Unaccompanied children denied due process

08/06/2014 7:08 PM

08/06/2014 7:09 PM

On July 29, the Executive Office for Immigration Review — immigration court — reached out to various social agencies to announce its new hearing schedule for unaccompanied children and to ask the agencies to help find representation for these children.

Essentially, this order, which came from the Department of Justice, means that the Obama administration has decided to expedite hearings for all juveniles in the immigration court system.

While we, and others who work with immigrants, appreciate and applaud the concern the court demonstrated in asking these agencies to provide counsel (children in immigration court do not have a right to free counsel as they do in juvenile court), the court made this task virtually impossible by scheduling 150 cases each and every day through September.

This rush to judgment is not necessary, as the children whose hearings are scheduled already have been released to family members. They are not detained at the government’s expense. They are not part of the current crisis at the border. These compressed hearings serve no purpose other than to give the appearance that the Obama administration is being tough on immigrant children.

President Obama initially wanted to change current law to send these children back without an immigration hearing and due process. Since he is receiving opposition from his own party, he is now speeding up the process and, de facto, depriving children of these rights. Because there is little time to prepare a case in a complex legal system, this rush to judgment will, no doubt, help him achieve his original goal.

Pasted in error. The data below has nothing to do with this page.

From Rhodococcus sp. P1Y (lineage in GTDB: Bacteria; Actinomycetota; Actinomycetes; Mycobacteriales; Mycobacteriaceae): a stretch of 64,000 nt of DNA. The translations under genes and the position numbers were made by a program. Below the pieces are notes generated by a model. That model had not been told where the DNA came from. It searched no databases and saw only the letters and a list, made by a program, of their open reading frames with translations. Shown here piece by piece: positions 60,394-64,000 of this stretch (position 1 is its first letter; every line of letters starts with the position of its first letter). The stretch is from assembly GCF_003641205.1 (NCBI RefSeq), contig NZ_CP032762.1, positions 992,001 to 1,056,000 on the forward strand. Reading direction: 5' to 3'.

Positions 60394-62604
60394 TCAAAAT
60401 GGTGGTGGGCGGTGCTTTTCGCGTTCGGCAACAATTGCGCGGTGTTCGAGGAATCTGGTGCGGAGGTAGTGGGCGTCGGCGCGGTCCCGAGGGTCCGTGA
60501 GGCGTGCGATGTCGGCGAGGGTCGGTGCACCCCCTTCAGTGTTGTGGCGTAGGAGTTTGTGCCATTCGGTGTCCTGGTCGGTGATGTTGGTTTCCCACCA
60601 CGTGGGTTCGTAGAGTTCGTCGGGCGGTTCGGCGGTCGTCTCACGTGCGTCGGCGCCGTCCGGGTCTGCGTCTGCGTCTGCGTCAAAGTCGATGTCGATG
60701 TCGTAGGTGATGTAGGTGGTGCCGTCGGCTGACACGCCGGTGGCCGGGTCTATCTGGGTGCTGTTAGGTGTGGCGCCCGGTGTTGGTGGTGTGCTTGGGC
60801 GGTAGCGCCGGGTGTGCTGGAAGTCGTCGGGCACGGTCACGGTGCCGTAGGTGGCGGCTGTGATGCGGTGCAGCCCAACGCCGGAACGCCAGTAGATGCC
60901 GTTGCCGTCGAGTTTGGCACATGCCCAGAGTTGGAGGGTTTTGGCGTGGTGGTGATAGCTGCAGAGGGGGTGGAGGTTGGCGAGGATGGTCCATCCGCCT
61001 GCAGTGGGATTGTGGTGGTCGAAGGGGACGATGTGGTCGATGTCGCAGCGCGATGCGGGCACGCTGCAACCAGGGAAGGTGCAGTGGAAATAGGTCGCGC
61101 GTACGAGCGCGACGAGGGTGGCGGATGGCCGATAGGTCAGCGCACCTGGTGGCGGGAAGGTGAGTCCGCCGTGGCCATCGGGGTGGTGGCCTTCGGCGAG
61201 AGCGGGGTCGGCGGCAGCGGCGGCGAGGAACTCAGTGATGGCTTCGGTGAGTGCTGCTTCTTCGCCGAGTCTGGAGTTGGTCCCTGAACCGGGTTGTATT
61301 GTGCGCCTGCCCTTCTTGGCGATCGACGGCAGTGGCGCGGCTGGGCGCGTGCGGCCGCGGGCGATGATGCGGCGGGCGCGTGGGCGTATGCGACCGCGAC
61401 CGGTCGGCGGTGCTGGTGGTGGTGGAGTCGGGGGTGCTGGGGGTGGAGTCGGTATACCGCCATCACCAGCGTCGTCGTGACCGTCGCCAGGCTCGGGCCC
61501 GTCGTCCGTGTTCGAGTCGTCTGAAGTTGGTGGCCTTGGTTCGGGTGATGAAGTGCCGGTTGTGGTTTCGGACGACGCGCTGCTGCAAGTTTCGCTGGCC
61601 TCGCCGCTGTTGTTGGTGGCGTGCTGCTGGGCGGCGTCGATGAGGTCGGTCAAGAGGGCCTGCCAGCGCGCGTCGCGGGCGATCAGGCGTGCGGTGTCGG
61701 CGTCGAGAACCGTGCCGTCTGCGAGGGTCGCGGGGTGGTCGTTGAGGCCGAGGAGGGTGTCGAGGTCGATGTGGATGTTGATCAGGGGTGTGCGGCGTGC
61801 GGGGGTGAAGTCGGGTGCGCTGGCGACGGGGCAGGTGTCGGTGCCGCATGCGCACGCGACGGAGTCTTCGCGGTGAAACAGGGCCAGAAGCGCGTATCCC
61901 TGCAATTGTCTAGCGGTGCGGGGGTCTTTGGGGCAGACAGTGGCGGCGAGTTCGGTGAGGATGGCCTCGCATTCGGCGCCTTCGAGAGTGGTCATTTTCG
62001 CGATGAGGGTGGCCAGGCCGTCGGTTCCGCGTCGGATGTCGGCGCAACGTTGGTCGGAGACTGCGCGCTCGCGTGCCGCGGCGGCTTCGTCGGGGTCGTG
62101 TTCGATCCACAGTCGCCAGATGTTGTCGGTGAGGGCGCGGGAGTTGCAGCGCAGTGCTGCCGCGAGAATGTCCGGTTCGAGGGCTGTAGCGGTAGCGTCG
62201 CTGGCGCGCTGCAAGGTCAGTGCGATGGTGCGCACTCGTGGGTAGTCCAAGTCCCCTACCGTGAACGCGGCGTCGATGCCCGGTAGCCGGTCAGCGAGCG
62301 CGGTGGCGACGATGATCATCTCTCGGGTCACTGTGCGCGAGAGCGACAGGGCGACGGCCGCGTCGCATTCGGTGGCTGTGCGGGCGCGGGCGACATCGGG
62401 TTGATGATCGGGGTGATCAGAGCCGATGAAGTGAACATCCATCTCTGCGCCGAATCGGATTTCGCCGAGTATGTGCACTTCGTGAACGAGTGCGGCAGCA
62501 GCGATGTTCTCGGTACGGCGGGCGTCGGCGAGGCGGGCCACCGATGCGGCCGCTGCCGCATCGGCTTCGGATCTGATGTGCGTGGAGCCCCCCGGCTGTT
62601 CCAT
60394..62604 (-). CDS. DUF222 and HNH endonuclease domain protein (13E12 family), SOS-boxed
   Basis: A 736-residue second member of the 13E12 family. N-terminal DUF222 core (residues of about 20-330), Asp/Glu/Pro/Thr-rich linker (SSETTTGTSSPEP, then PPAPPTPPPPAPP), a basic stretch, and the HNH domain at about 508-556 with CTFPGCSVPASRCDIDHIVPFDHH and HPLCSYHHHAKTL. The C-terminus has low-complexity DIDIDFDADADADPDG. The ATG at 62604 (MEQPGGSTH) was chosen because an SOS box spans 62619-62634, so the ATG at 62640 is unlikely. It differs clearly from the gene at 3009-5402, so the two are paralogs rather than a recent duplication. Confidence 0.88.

The compressed, mass hearing schedule will deny due process to these children, most of whom have family members in South Florida — and most likely will obtain relief from removal if the law is followed. With only three judges handling 50 cases each day for the next two months, they cannot possibly do their jobs, which is to uphold the law of the land while adhering to a lawful — and fair — process.

The true motive for this order is to send a message to those families and children contemplating entering the United States illegally. But the United States should not be using children as messengers through such a cruel action. These minors are already here, and the laws of our country provide them due process.

This judicial edict is unprecedented. If it stands, the nation will have lost sight of the welfare of these children. Their welfare should be the primary concern, not their immigration status.

Randolph McGrorty, executive director, Catholic Legal Services, Archdiocese of Miami, Miami

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